After the country's largest carmaker Maruti Suzuki India (MSI) reduced its production production by 33.99 percent in August, making it the seventh straight month it reduced its output, it has again reduced its production in September by 17.48 percent, making it the eighth straight month it has lowered its output.
The company's move comes in the wake of an unprecedented slowdown in the domestic automobile industry, forcing auto companies to take production cuts in order to reduce inventory at dealerships.
MSI produced a total of 1,32,199 units in September as against 1,60,219 units in the year-ago month, Maruti Suzuki India (MSI) said in a regulatory filing.
Passenger vehicles' production last month stood at 1,30,264 units as against 1,57,659 units in September 2018, a decline of 17.37 percent, it added.
Production of mini and compact segment cars, including Alto, New WagonR, Celerio, Ignis, Swift, Baleno and Dzire stood at 98,337 units as against 1,15,576 units in September last year, down 14.91 percent, according to a PTI report.
Similarly, production of utility vehicles such as Vitara Brezza, Ertiga and S-Cross declined 17.05 percent to 18,435 units as compared with 22,226 units a year ago.
Mid-sized sedan Ciaz saw its production reduced to 2,350 units in September from 4,739 units in the same month last year.
Light commercial vehicle Super Carry's production was also trimmed to 1,935 units last month from 2,560 units in September 2018, the filing said.
In August, the automaker had cut its production by 33.99 percent at 1,11,370 units.
Tata Motors also reported a 63 percent drop in production of passenger vehicles in September at 6,976 units as compared to 18,855 units in the same period last year.
All the major automobile makers, including MSI, Hyundai, Mahindra & Mahindra, Tata Motors, Toyota and Honda, have reported double digit decline in domestic passenger vehicle sales in September as onset of the festive season failed to lift the ongoing slump in the auto industry.
According to data released by the Society of Indian Automobile Manufacturers (SIAM), overall sales of commercial vehicles were down 38.71 percent to 51,897 units in August as compared with 84,668 units in August 2018.
In August, commercial vehicle manufacturers curtailed production at their plants by 42.05 percent to 54,873 units as compared with 94,698 units in August 2018, SIAM said.
In September, the government slashed the effective corporate tax to 25.17 percent, inclusive of all cess and surcharges for domestic companies. Making the announcement, Finance Minister Nirmala Sitharaman said the new tax rate will be applicable from the current fiscal, which began on 1 April.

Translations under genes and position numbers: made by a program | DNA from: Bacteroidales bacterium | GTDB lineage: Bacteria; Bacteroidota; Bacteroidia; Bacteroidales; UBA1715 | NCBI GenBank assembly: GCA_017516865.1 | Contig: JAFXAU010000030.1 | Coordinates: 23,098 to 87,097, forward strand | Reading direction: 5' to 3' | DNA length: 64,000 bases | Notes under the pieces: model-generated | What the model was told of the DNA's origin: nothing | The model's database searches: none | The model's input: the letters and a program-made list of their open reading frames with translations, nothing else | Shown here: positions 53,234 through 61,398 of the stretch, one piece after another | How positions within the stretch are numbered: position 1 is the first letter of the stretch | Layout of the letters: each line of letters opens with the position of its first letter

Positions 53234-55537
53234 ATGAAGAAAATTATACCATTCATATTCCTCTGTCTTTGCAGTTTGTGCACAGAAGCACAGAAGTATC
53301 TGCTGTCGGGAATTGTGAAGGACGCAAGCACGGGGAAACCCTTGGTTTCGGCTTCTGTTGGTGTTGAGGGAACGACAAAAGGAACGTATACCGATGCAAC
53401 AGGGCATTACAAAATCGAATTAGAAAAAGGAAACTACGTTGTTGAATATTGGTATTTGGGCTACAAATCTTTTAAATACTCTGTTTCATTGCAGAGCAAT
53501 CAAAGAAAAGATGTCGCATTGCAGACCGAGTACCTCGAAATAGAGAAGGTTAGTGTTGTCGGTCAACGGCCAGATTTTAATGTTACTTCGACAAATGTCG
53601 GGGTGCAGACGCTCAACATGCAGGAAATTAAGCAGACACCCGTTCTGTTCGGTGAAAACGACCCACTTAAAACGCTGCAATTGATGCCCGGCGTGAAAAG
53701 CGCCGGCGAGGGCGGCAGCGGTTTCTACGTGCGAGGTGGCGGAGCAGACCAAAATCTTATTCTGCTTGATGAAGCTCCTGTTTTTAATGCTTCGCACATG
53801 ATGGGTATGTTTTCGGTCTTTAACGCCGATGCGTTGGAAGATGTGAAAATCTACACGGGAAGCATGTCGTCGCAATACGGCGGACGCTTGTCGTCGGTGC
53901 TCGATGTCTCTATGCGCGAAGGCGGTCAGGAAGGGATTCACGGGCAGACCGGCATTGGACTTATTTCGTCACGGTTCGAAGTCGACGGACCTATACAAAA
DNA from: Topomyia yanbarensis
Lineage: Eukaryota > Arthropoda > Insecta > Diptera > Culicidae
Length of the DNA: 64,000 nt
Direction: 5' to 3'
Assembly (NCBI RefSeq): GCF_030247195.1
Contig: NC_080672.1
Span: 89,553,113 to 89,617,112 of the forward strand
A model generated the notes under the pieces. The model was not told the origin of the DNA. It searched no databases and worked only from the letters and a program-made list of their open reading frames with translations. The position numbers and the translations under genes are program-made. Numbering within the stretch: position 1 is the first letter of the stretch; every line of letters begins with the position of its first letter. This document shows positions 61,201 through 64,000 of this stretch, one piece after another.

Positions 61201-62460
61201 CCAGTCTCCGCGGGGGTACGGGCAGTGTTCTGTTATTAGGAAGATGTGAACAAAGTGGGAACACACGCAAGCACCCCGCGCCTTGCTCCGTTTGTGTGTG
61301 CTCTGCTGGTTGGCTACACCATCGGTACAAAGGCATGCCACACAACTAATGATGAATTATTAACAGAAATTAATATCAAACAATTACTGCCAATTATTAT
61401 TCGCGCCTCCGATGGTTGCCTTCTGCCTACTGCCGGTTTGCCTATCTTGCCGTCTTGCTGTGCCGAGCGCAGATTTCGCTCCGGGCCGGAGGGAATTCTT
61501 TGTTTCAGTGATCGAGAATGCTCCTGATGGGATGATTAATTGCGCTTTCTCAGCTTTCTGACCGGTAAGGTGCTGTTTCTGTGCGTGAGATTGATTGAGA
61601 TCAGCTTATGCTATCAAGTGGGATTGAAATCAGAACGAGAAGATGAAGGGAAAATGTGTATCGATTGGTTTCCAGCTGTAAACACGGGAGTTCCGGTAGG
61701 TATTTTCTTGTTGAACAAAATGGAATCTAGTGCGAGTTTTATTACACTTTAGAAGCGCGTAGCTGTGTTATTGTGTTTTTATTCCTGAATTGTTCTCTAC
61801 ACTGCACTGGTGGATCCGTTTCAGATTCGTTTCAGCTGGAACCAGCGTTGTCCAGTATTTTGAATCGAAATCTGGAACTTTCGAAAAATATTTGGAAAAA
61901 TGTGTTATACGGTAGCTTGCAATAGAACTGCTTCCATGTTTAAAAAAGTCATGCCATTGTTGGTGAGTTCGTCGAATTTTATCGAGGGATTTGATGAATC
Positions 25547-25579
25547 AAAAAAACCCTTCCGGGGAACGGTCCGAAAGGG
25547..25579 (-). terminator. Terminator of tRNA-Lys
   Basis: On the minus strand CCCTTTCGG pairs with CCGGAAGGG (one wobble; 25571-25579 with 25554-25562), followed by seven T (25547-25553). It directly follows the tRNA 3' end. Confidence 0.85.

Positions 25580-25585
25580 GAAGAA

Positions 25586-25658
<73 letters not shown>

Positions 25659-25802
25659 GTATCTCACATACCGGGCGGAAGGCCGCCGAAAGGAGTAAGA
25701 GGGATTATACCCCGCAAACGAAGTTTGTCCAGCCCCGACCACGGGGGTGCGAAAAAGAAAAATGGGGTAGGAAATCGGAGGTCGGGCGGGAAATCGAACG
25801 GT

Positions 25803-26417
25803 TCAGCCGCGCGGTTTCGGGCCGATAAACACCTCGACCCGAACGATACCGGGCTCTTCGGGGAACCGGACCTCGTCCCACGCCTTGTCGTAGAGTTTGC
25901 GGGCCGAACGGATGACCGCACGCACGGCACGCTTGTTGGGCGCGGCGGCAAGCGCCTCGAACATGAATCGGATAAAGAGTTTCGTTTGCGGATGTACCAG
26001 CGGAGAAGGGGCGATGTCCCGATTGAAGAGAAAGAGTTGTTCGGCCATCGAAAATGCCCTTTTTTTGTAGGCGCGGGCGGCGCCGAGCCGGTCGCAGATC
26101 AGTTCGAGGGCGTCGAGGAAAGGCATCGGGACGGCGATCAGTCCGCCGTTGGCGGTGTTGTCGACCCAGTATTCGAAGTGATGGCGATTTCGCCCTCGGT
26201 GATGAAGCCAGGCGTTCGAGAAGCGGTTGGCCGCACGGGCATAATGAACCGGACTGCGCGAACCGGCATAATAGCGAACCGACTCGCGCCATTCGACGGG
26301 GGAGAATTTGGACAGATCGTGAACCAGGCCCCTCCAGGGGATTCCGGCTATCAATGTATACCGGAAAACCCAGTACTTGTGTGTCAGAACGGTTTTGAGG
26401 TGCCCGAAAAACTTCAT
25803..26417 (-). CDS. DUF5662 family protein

“The reduction of the corporate tax to 15 percent for new companies making fresh investments from 1 October 2019, will support investment and also FDI in the auto sector. This is expected to give a big boost to Make in India for the automobile industry,” the Society of Indian Automobile Manufacturers (SIAM) President, Rajan Wadhera, said in a statement.
Slump in auto sector
The auto industry has been going through a prolonged slump. Total vehicle sales in India witnessed the steepest fall in August since industry body SIAM started recording wholesale vehicle sales data in 1997-98. Overall vehicle sales in the month stood at 18,21,490 units as against 23,82,436 units in August 2018, a fall of 23.55 percent.
The onset of the festive season in September also failed to lift passenger vehicle (PV) sales with major automobile makers, including Maruti Suzuki, Hyundai, Mahindra & Mahindra, Tata Motors, Toyota and Honda, reporting double-digit declines in their respective PV sales.
The Indian auto industry is facing a big structural issue with affordability becoming one of the most serious challenges due to several factors, including headwinds created by government policies, according to Toyota Kirloskar Motor Vice-Chairman Vikram Kirloskar.
With the transition from BS-IV emission norms to BS-VI due in April 2020, he said vehicle prices will go up further, thereby affecting affordability as a percentage of EMIs of a consumer's salary will rise. "It is a big structural issue that we will have to go through...Affordability is the real problem," Kirloskar told PTI when asked how the recent steps taken by the government to boost the auto industry have helped. "When demand in the auto sector (is low), people are not buying cars how much can the government do?"
--With PTI inputs
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Updated Date: Oct 08, 2019 14:54:57 IST